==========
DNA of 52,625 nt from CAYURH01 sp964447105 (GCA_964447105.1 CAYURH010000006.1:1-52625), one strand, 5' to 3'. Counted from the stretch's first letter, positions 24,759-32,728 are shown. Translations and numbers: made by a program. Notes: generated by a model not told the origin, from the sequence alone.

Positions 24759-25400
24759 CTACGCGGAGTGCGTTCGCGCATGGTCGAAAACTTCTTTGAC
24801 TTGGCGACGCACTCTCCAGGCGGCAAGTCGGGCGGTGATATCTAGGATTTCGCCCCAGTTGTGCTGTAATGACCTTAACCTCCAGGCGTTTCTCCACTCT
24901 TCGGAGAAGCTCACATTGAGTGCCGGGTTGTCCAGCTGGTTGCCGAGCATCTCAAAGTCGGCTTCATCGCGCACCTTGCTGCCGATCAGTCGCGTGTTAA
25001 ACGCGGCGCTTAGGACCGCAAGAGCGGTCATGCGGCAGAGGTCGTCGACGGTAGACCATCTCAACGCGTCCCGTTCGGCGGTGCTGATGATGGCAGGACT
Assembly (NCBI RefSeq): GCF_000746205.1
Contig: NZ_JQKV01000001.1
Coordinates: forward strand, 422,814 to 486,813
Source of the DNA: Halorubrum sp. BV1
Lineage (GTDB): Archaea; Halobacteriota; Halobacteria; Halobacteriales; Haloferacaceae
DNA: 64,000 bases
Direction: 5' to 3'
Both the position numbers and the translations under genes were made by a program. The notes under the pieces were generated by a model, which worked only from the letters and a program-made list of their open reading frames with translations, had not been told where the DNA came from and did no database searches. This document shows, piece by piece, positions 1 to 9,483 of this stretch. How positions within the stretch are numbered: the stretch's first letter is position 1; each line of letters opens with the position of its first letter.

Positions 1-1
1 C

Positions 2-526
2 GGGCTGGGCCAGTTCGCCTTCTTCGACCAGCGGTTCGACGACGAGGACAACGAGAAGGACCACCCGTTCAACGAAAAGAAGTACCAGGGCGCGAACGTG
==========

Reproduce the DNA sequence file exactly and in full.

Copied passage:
DNA of 52,625 nt from CAYURH01 sp964447105 (GCA_964447105.1 CAYURH010000006.1:1-52625), one strand, 5' to 3'. Counted from the stretch's first letter, positions 24,759-32,728 are shown. Translations and numbers: made by a program. Notes: generated by a model not told the origin, from the sequence alone.

Positions 24759-25400
24759 CTACGCGGAGTGCGTTCGCGCATGGTCGAAAACTTCTTTGAC
24801 TTGGCGACGCACTCTCCAGGCGGCAAGTCGGGCGGTGATATCTAGGATTTCGCCCCAGTTGTGCTGTAATGACCTTAACCTCCAGGCGTTTCTCCACTCT
24901 TCGGAGAAGCTCACATTGAGTGCCGGGTTGTCCAGCTGGTTGCCGAGCATCTCAAAGTCGGCTTCATCGCGCACCTTGCTGCCGATCAGTCGCGTGTTAA
25001 ACGCGGCGCTTAGGACCGCAAGAGCGGTCATGCGGCAGAGGTCGTCGACGGTAGACCATCTCAACGCGTCCCGTTCGGCGGTGCTGATGATGGCAGGACT
Assembly (NCBI RefSeq): GCF_000746205.1
Contig: NZ_JQKV01000001.1
Coordinates: forward strand, 422,814 to 486,813
Source of the DNA: Halorubrum sp. BV1
Lineage (GTDB): Archaea; Halobacteriota; Halobacteria; Halobacteriales; Haloferacaceae
DNA: 64,000 bases
Direction: 5' to 3'
Both the position numbers and the translations under genes were made by a program. The notes under the pieces were generated by a model, which worked only from the letters and a program-made list of their open reading frames with translations, had not been told where the DNA came from and did no database searches. This document shows, piece by piece, positions 1 to 9,483 of this stretch. How positions within the stretch are numbered: the stretch's first letter is position 1; each line of letters opens with the position of its first letter.

Positions 1-1
1 C

Positions 2-526
2 GGGCTGGGCCAGTTCGCCTTCTTCGACCAGCGGTTCGACGACGAGGACAACGAGAAGGACCACCCGTTCAACGAAAAGAAGTACCAGGGCGCGAACGTG